But, despite the recent snow, it’s spring and I’m going on vacation in a few weeks which means my wardrobe needed some refreshing. Having gotten my run in early, my afternoon opened up and I decided a few hours of solo recreational shopping would be the perfect way to relax and prepare for a busy week and my upcoming trip. Off to Colonie Center I went.

My original intention was to hit up Macy’s and troll the sales rack for leftover winter items that might transition into spring, but since I started at LL Bean,* I decided to pop into Nordstrom Rack on my way. That was probably the best decision I made all day.

I don’t have much familiarity with this store, having only been here once or twice before with the boys looking for sneakers. Since I’ve been jonesing for an off the shoulder dress for spring,  I headed immediately to the dress racks, focusing first on current, full price items. After coming up empty, I moved on to the discounted racks where I absolutely filled my arms (12 things!) with dresses, tops and an indulgent item or two. I’m a big believer in getting undressed once in the changing room and trying everything on in one fell swoop.

So? How did I do? I went home with 6 (!) dresses, 2 tops, 1 super cozy cashmere sweater and a gorgeous jacket for a grand total of… $290! Considering that the sweater and the jacket alone combined for $144, I’d say that my shopping expedition was a great success. According to the sales receipt I saved $1190 so I guess I did all right.

Where do you scratch your itch to shop? What do you have your eye on for spring or summer? And – have you seen any fantastic off the shoulder dresses around?

*For the first time ever, I exercised the lifetime guarantee offered by LL Bean and asked them to replace a backpack that had shoulder straps that were shredding and tearing off. They lived up to their promise without hesitation.

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Filed under Albany, Fashion, Local, Random, Spring, Uncategorized

A crap week

The first week of spring, arguably the finest season of the year in upstate New York, was the worst week Lark + Lily has ever experienced. When I say “crappy,” I’m being literal, by the way. I arrived at the restaurant Tuesday afternoon and encountered the plumbers who were working industriously to unclog one of our two toilets.* Despite their best efforts, we were unable to open for service until 7:30 which means we lost 2.5 hours of service. Not a great way to begin the week.

That lack of business seemed to set the tone for the week and our numbers were dramatically down each subsequent night from previous weeks. I’ve said before that I didn’t buy a restaurant to make a ton of money, but obsessively looking at my diminishing online checking account was, said the wine bar owner, sobering.

In addition to the poor week at the restaurant, a fierce early spring cold made for a rough week at home. Quinn, who recently was treated for a mean case of strep throat, came down with a dreadful cough complete with a headache and body soreness. The poor guy was just down for the count. Naturally, he required a lot of coddling and cuddling and he generously returned the favor of my attention by sharing his germs with me. Thanks for the cold, Quinn.

As with any week, there were good things, too. The guests we did have at Lark + Lily, including one who I had only previously “met” online (Hi, Bill!), were great and I believe they all left satisfied with their experience. I went to an awesome wine dinner, ran 20+ miles, including once with both of the lunar b*tches, and hiked a peak (more about that experience soon) in the Catskills. We had some beautiful weather with temperatures that invited bare legs and arms to meet the sun and I got in some quality time at the golf course in advance of the takeover on 4/1 by the golfers.  Saturday’s family dinner, an early Easter meal, was an effortlessly delicious treat and provided me with the perfect starter for a killer split pea soup. There was even a brief dining room dance party with Quinn inspired by his favorite Ray Charles song, Mess Around.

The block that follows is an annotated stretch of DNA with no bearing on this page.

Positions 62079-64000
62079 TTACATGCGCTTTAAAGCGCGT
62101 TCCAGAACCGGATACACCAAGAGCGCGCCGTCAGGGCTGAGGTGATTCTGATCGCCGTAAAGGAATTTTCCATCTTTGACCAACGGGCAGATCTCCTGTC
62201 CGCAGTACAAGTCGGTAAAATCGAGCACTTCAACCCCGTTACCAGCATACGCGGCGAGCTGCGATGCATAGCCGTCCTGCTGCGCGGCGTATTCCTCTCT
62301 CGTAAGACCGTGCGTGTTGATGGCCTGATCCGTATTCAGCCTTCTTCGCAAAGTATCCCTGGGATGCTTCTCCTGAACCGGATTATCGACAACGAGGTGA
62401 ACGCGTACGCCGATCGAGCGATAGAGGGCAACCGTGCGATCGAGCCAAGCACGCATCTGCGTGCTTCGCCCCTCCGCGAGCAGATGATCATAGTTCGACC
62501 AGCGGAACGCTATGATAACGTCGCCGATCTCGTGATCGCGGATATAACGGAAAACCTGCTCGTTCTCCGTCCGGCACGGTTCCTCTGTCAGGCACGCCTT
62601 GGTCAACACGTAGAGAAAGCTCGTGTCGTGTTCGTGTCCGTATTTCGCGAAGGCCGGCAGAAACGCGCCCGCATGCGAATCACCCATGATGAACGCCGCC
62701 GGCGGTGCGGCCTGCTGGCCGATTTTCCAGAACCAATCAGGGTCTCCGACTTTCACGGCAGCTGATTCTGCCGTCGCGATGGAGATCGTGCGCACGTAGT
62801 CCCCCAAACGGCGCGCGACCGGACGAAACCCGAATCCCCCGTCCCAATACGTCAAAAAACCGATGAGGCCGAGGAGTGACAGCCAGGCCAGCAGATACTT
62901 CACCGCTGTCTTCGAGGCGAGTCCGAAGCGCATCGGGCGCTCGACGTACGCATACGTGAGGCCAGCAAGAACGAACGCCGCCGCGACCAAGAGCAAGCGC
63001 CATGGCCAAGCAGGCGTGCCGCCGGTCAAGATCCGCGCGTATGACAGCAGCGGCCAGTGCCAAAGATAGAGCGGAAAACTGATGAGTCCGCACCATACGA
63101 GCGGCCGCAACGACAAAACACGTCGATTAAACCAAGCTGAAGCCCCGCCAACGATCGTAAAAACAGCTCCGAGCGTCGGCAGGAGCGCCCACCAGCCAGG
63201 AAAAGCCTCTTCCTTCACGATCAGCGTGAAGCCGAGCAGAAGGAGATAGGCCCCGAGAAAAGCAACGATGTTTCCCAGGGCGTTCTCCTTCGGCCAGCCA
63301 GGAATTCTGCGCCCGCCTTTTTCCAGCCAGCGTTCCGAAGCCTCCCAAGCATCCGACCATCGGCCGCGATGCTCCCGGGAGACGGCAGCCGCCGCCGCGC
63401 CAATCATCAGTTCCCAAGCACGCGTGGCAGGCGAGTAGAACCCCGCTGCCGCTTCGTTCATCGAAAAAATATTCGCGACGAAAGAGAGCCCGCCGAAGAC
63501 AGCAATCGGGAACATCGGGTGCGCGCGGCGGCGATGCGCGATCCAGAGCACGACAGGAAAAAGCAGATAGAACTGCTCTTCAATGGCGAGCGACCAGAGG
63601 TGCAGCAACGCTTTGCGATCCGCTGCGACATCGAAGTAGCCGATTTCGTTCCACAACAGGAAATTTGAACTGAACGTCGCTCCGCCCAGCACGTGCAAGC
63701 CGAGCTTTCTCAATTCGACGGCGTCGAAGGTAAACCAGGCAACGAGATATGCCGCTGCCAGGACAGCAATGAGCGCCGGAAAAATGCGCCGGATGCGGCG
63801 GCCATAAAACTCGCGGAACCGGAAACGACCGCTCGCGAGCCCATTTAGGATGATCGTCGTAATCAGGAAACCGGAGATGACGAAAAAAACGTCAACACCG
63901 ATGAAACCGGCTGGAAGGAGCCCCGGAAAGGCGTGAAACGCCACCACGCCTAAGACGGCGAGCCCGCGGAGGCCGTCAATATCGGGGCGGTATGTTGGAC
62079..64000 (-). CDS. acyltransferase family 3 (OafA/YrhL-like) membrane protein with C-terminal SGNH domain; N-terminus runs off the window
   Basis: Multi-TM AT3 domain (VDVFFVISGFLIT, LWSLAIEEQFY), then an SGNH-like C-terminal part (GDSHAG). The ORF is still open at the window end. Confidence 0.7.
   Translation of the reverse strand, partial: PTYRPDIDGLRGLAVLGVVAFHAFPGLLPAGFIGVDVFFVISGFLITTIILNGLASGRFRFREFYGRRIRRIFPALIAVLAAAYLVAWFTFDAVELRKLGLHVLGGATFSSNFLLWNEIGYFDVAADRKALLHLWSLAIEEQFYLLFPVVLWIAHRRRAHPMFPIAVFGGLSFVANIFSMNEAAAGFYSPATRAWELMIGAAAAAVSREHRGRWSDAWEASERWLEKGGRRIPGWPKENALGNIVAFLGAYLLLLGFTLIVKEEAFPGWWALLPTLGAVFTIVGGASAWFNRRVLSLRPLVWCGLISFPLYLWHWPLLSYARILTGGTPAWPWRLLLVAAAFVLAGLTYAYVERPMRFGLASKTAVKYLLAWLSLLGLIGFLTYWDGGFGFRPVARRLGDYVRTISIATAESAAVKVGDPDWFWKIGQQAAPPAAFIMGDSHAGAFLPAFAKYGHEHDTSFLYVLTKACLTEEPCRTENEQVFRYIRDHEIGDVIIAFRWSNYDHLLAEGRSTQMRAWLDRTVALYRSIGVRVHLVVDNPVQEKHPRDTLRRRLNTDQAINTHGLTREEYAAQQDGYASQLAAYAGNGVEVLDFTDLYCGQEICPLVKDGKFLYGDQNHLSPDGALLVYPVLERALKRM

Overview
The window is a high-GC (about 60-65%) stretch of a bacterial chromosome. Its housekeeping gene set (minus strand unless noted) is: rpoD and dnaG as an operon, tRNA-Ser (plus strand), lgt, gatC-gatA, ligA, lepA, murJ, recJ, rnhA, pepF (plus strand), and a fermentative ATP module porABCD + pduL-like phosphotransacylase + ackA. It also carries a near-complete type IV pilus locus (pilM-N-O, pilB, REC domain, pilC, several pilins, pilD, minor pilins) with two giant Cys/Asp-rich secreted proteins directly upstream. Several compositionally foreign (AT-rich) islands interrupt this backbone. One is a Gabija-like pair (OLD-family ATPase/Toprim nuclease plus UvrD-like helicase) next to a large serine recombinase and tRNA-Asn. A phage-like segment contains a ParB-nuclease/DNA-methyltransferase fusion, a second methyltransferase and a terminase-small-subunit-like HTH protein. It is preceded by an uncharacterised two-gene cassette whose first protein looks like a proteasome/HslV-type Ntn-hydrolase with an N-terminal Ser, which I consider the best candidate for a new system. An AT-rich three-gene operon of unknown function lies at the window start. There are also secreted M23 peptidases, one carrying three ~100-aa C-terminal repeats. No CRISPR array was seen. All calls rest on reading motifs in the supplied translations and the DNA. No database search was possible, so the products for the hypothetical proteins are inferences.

I guess it wasn’t really that bad of a week after all, was it?

*Ladies – let’s make a deal, ok?  You refrain from tossing personal items in the toilet and I’ll remain open during hours of service.  Thanks!

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Filed under Albany, Boys, Exercise, family, friends, musings, Normanskill, Observations, Restaurants, running, sick, Spring, stress, Uncategorized

The Withers – wine and words

IMG_8339I don’t know if you’ve ever been able to sit with the owner of a winery or a winemaker and listen to them speak about their product, but it will forever change your perspective about that stuff in the bottle. I’ve been fortunate enough to meet a number of winemakers/winery owners and those encounters have forever changed the way I view a bottle of wine. After walking through a vineyard, tasting from a barrel or simply talking with a winery owner, viewing a product becomes a much more personal experience.

Tuesday night I had a rare opportunity to attend a wine dinner, hosted by one of my sales reps, downtown at dp’s. I say rare opportunity because most of these events are either during a time when I’m not available or are held out of town. The timing for this, though, was perfect and I was thrilled to sit down with Andrew Tow of the Withers Winery, along with a handful of other industry professionals, to learn about some wines of which I had no prior knowledge.

Here’s what I learned –

  • Andrew Tow is an articulate, passionate man who helps to craft wines that are elegant yet accessible.
  • Although the Withers Winery has only been in existence for a few short years, it has achieved remarkable success and earned accolades from numerous national publications.
  • Their wines sell out – especially the rose and the chardonnay.  I’ve got my hand out hoping to land some of the rose at the moment. My luck will be your luck, friends.
  • Everything we tasted was enjoyable and seemed to be equally adept at being paired with foods or sipped sans food.
  • The project has some rock star investors – like Derek Trucks and Susan Tedeschi. Cool, right?
  • The wines are affordably priced, in fact, part of the impetus for Tow to produce his rose was a desire to drink something delicious without breaking the bank.  If I can land any I’ll probably price it between $30-35 a bottle which makes it on the higher end of my roses, but within reach of most diners.